Michael Harding: I suspect Patrick Pearse lived his life on the edge of sorrow

Would romance have turned to melancholy if he had lived long enough?

Patrick Pearse

Patrick Pearse

 

I was at a New Year’s Eve party in a hostel in the west of Ireland. It was originally a church building. The high windows had gothic arches, and a rock band played where the minister might have once stood at “the table of the Lord”.

I had taken off my jacket before we queued for finger food, and the belt of my trousers was visible. The man behind me was from England and had served as a soldier in Northern Ireland.

“That’s an interesting belt,” he mused. “Is it Gaelic?”

In fact the belt was made in Portlaoise Prison by IRA prisoners years ago. There was thick black lettering printed into the leather.

“Yes,” I said. “That’s a Gaelic word.”

“What does it say,” he wondered.

“Saoirse,” I said.

“Ah,” he replied, somewhat relieved. “Saoirse Ronan?”

“Exactly,” I said. “Saoirse Ronan.”

Not that I wanted to deceive him. But nor did I want to be labelled. For me the belt is functional. It holds up my trousers.

Down the drain

A few nights later I watched Patrick Pearse on RTÉ and it occurred to me that perhaps he would have grown to be a very sorrowful old man like myself if he had lived long enough, alone in his Rosmuc cottage, with the rain lashing at the windows and the nation outside going down the drain.

But he didn’t get that chance. Once he had committed himself to the big shoot-out at the GPO, he probably knew he wouldn’t be burning any more turf the following winter.

So all we have now are a few photographs of the side of his face, although eventually he grew into a formidable legend whose mythic shadow stretched fully across the 20th century.

Being forever young, his heroic youth remains untarnished, his idealism and poetry as pure as the day he was shot, and I suppose with the oncoming rerun of the Rising on television screen and stage, he might well be resuscitated as a potently fresh mythic vessel for the 21st century.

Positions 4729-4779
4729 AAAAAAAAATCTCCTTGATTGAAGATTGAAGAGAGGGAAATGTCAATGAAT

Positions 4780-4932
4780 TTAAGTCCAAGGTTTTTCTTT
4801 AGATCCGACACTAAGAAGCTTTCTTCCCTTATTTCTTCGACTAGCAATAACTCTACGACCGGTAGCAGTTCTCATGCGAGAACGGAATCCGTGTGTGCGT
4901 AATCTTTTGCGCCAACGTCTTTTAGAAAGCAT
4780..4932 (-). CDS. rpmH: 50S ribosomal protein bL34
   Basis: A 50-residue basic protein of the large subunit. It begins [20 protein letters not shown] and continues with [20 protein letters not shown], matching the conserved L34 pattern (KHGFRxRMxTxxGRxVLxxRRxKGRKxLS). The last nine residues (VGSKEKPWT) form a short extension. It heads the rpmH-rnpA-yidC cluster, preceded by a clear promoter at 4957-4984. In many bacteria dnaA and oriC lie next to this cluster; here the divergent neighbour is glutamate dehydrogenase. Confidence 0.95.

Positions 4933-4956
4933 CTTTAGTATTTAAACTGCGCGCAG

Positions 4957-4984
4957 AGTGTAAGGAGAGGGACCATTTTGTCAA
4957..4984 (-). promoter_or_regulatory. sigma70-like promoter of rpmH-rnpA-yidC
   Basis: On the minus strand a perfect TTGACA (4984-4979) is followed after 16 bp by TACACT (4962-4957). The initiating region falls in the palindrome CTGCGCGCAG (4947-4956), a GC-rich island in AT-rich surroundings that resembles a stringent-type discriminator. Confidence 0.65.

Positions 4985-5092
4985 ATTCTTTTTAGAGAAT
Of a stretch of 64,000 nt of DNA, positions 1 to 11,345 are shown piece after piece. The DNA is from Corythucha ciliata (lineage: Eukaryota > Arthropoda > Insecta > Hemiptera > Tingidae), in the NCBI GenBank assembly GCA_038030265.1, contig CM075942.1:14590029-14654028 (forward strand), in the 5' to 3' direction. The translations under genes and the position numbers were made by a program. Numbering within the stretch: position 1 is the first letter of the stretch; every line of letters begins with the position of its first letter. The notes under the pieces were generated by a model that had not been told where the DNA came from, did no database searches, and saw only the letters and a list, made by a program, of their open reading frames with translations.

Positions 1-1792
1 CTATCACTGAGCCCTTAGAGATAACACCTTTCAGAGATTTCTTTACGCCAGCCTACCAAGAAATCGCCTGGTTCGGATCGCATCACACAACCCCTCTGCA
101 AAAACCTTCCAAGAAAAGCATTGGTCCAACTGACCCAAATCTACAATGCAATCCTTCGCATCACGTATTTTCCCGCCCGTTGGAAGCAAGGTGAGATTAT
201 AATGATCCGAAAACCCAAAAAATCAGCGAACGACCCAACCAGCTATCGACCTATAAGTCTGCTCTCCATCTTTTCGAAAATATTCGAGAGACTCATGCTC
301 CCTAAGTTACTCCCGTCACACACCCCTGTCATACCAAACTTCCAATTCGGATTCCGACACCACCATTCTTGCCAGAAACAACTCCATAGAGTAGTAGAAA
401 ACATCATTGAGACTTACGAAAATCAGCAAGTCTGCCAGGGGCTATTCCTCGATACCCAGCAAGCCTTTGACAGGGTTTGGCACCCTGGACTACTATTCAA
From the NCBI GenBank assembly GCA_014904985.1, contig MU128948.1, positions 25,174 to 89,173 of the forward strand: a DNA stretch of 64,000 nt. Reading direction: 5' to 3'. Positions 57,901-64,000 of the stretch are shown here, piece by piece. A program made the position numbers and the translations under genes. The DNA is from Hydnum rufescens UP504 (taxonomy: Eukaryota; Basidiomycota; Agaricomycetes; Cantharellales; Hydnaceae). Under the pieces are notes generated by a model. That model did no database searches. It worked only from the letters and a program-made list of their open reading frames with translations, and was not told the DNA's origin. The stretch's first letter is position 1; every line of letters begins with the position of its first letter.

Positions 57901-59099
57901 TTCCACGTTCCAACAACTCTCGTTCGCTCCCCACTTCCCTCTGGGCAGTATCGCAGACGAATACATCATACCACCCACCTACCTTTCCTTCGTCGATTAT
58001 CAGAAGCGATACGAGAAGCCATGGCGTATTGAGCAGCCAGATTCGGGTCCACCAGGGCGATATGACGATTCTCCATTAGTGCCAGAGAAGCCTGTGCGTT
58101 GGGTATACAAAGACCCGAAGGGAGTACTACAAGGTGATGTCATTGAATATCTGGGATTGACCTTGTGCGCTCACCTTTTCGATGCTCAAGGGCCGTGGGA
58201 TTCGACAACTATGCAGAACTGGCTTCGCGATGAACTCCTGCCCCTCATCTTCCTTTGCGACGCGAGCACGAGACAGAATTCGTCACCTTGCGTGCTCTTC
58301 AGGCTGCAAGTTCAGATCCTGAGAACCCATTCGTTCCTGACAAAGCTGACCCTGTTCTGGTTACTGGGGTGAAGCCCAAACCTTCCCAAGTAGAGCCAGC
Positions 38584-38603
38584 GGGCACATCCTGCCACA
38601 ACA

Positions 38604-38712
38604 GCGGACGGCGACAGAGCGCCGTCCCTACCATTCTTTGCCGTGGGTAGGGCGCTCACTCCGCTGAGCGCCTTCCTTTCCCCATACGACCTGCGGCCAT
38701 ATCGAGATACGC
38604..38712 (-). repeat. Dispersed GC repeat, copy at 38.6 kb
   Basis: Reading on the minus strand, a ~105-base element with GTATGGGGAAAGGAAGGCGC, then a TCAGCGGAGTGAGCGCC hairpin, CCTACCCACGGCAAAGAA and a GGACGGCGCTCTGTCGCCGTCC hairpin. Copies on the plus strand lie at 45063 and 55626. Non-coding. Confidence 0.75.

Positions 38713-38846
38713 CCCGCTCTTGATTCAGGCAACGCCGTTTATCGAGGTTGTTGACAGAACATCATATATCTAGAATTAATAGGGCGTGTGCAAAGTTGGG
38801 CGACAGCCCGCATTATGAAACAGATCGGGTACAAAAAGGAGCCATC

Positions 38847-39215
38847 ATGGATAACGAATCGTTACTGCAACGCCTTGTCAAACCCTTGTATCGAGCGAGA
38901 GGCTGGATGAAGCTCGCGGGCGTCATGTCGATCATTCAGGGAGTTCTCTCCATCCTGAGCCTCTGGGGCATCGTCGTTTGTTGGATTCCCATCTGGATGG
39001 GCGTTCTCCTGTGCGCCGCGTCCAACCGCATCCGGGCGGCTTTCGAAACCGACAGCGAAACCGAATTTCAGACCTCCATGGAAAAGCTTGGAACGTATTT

But I suspect that he lived his life on the edge of sorrow, looking at nature’s beauty around him but being disengaged from it, as romantic men often are, before romance turns to melancholy.

And I suppose there will be lots of speculation over the next few months about what kind of a fellow Pearse might have turned out to be. If Pearse were here now, what would he think of water charges, the film Brooklyn or the price of diesel? What would he say about Corrib gas? That leviathan of metal pipes, rising from the ocean near Belmullet that grips the land with its silvery claw and breathes out great flares of fire over Mayo at night, dwarfing the bungalows on the coastline. Clearly any delusions the locals had of living out old age in the quiet serenity of nature have been shattered by the fact the industrial revolution finally arrived on the Wild Atlantic Way on the first day of 2016.

Intellectual warrior

I saw the flares of burning methane off the coast on an iPhone, and it occurred to me that Shell is lucky John O’Donohue isn’t around any more. O’Donohue was a writer, an intellectual warrior with a coach and horses at the ready to charge against industrialists, developers or any multinationals who would plunder mother Earth.

He was once asked what was so important about nature. His answer didn’t focus on ecology or Alpine plants. After all, he was a philosopher, not a scientist. He was concerned with the “given world”, not the “known world”. His feet touched the ground as a child might touch a mother, trusting that the earth around him had been given to him as the outer manifestation of some hidden and sacred mystery. So when asked why it was so important to retain the unspoiled beauty of the coastline, he simply replied that the wilderness along the Atlantic coast was a tabernacle of sacred being.

Sadly O’Donohue won’t have anything further to say about what is or is not sacred in the west of Ireland. Like Pearse he died too young, and will never again hear the birds above the wailing of the rain on the wild Atlantic coast.

“So how well do you think poor old Ireland is doing now?” I asked the former British soldier at the party, as the rock band shook the walls of the unused church, and far away in west Mayo a flare of methane gas at the Corrib plant continued to blaze in the night sky.

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